To #NFT or Not to #NFT — II

In my previous article, I talked about selling art as NFT. Now let’s talk about games. Particularly, the legend of “trans-game items” also known as, pardon my French, utter bullshit. I realize this is a pretty biased intro but you’ll see why.

I can use my bazooka in Elden Ring NFT edition? sick!

So the dream being sold is that you can buy an item as an NFT that you can then use in any game. For example, a sword called The Sword of NFT that looks like a rapier but has a glow that you picked the colour of, plus a logo is etched on the handle that you chose. No one else can have that combination of sword body, logo and colour. Sounds cool right? You go into Fortnite and you have it! You go to World of Warcraft and you have it there too! Assassin’s Creed? You got it, buddy! Because it’s on a decentralized block, you are no longer chained to whatever the pesky devs of Fn, WoW or AC series restrict you to!

As with all things too good to be true, this also is. Here is why, layer by layer:

See where this is going? NFTs, by design, can not accomplish what they promise. Some of the assumptions above are huge, almost impossible ones.

NFT-less Solutions

The fun fact is, that we do not even NEED the NFT/Block technology to do all that!

Any item in a game can be assigned to only a single person. Uniquely bought items are possible and I believe a few examples exist. The reason they aren’t common isn’t technical restrictions, it’s the return of investment not being worth it since regular items aren’t sold for 5 figures just because of a buzzword.

But Ekrem, they can’t be traded, you might say and you’d be wrong. Trading items is common in games. But players and publishers alike can’t make money off these, you might insist. Wrong. In fact, there is an infamous example of this: Diablo III Real Money Auction House. Before you argue, no, the system wasn’t flawed. It worked very well. The problem was with the game design. Game design and probably the chance to make more sales is what stops more companies from doing it since, again, items aren’t sold for crazy numbers because they are called something pretty.

If companies were OK with third party items, they could also have their systems talk with each other or the third party server for ownerships and accounts (similar to how you can unlock stuff by Prime Gaming).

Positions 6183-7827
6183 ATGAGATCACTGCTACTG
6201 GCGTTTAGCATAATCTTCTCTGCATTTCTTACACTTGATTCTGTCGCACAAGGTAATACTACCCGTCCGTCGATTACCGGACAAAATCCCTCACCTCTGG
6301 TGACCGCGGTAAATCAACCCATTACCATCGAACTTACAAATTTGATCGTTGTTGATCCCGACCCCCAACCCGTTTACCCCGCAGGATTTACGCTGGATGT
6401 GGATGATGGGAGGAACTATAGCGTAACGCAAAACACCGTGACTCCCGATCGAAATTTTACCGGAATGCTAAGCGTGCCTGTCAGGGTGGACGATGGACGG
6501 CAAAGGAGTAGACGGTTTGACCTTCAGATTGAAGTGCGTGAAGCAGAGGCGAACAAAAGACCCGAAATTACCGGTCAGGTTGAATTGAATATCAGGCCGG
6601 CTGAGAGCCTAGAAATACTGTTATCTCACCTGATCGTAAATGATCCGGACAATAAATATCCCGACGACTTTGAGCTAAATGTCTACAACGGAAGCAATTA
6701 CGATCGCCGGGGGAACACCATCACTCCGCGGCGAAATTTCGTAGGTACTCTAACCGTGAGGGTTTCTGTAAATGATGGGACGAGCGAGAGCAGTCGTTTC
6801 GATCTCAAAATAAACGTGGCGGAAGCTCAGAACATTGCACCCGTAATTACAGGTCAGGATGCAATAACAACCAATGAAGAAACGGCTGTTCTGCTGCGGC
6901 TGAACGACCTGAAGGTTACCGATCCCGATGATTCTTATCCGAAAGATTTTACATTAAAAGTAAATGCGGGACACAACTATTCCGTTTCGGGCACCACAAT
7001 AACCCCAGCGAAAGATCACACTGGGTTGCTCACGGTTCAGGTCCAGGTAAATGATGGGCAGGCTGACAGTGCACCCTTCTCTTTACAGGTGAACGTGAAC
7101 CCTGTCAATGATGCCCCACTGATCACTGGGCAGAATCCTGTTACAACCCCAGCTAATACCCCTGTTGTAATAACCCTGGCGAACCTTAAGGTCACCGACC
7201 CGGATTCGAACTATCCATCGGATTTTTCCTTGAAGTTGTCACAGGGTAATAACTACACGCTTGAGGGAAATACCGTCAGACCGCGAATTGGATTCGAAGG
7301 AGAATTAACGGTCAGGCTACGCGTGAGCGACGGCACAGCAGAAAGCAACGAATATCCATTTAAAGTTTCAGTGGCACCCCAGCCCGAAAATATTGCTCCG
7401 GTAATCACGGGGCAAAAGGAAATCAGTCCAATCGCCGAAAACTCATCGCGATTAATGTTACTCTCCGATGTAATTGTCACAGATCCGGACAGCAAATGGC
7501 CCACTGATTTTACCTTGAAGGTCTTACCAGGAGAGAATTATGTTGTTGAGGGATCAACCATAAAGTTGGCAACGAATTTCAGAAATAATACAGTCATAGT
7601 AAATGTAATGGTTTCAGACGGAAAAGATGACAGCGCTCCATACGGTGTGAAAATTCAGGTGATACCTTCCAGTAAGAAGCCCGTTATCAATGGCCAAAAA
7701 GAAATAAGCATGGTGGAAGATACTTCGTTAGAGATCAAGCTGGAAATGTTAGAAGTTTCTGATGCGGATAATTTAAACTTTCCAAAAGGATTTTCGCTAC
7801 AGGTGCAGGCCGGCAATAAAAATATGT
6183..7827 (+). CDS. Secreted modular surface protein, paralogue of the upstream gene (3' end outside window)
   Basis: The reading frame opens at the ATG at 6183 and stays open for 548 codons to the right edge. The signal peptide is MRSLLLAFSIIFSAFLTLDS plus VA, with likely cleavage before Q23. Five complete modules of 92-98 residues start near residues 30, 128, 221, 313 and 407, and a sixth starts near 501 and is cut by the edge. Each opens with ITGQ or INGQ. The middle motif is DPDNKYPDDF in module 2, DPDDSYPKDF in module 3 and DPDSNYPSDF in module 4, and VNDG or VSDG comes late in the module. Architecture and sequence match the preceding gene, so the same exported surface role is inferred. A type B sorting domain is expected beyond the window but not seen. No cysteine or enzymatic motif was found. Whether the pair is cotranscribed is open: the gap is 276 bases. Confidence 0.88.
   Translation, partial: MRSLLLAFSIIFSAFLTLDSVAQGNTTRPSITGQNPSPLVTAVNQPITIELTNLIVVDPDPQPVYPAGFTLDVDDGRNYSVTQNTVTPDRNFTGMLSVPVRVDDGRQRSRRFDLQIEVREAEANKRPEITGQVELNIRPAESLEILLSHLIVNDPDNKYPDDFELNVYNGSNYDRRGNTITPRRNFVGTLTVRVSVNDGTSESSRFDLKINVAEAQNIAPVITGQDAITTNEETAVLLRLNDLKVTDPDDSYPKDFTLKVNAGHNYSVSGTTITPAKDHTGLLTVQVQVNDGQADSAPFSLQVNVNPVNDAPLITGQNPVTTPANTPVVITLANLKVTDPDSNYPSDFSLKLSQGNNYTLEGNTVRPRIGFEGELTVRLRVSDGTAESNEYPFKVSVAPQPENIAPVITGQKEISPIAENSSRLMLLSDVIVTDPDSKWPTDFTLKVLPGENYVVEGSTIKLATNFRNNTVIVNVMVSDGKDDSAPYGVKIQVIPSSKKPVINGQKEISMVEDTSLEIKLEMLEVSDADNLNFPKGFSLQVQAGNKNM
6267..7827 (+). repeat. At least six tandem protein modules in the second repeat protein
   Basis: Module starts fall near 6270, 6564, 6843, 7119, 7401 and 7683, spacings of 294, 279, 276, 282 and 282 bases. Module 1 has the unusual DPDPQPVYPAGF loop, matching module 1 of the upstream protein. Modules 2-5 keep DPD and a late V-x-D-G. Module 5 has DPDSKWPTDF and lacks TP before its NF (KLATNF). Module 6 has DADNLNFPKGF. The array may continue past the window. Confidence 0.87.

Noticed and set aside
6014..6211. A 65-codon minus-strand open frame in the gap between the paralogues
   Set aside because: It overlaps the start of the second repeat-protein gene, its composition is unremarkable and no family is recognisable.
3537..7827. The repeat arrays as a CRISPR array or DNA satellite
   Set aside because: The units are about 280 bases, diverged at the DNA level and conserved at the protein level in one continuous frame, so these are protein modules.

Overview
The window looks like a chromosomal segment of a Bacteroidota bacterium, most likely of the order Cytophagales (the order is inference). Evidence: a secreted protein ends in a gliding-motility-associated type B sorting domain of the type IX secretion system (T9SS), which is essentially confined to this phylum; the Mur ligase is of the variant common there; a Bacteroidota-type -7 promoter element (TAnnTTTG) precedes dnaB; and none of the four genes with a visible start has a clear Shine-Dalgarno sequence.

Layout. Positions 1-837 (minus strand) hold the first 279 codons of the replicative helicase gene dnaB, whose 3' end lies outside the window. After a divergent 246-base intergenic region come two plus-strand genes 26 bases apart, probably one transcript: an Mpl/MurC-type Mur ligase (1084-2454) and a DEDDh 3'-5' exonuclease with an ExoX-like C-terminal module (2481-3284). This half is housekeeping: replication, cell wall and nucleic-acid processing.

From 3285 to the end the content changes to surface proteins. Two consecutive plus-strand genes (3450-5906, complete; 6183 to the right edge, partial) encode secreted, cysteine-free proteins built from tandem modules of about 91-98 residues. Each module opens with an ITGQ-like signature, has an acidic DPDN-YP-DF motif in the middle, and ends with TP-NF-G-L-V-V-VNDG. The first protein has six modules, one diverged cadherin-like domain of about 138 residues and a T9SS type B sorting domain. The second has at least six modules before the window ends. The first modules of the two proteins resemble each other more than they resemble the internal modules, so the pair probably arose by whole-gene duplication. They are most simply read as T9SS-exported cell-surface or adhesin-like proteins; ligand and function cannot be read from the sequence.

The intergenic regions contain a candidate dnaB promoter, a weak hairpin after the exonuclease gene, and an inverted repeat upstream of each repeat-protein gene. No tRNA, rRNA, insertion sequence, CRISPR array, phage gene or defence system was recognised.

As we mentioned, no item is going to just work in a different game, but if companies were so inclined, they could make an adjusted version (ie a sword that is remodelled for WoW and ESO but IG text has the same name and has powers similar to each other as much as possible) and even automatize some of this — but it would require a huge effort from each developer.

Once items are there, it’s easy to get two systems (like Steam and Battlenet) and get them to recognize that the person who owns item X in one system also owns it in the other.

So our technology allows us to make unique items, trade them and make money through transactions. And while items working in different games is a complicated matter, if companies wanted to do that, the solution would be way easier WITHOUT NFT and Block technology.

Why we don’t do all of this is either RoI and/or because some of these decisions can and have (DIII RMAH) hurt the game experience… And I guess also some attempts in the past created a bad taste in everyone’s mouth.


In summation, if a day comes where we magically create items in the same standards all over the industry, where magical codes adjust items to different functionality and somehow a certain style of graphics don’t stand out in a different style game and an item of certain technology and production works and doesn’t break immersion in a bunch of games… the “NFT item in all games” uto- sorry, the “NFT item in all games with a similar setting” utopia can come to life. Until then, it’s another one of the fraudulent NFTbro sells.

PS: Just a small reminder that I didn’t even go into all the issues NFT and block inherently has and how much effect these can have on a game that relies on the interconnectivity of people and systems, like an MMORPG.



Gamer, gaming industry wanderer, development and design enthusiast. Current WIP: TBD

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Ekrem Atamer

Gamer, gaming industry wanderer, development and design enthusiast. Current WIP: TBD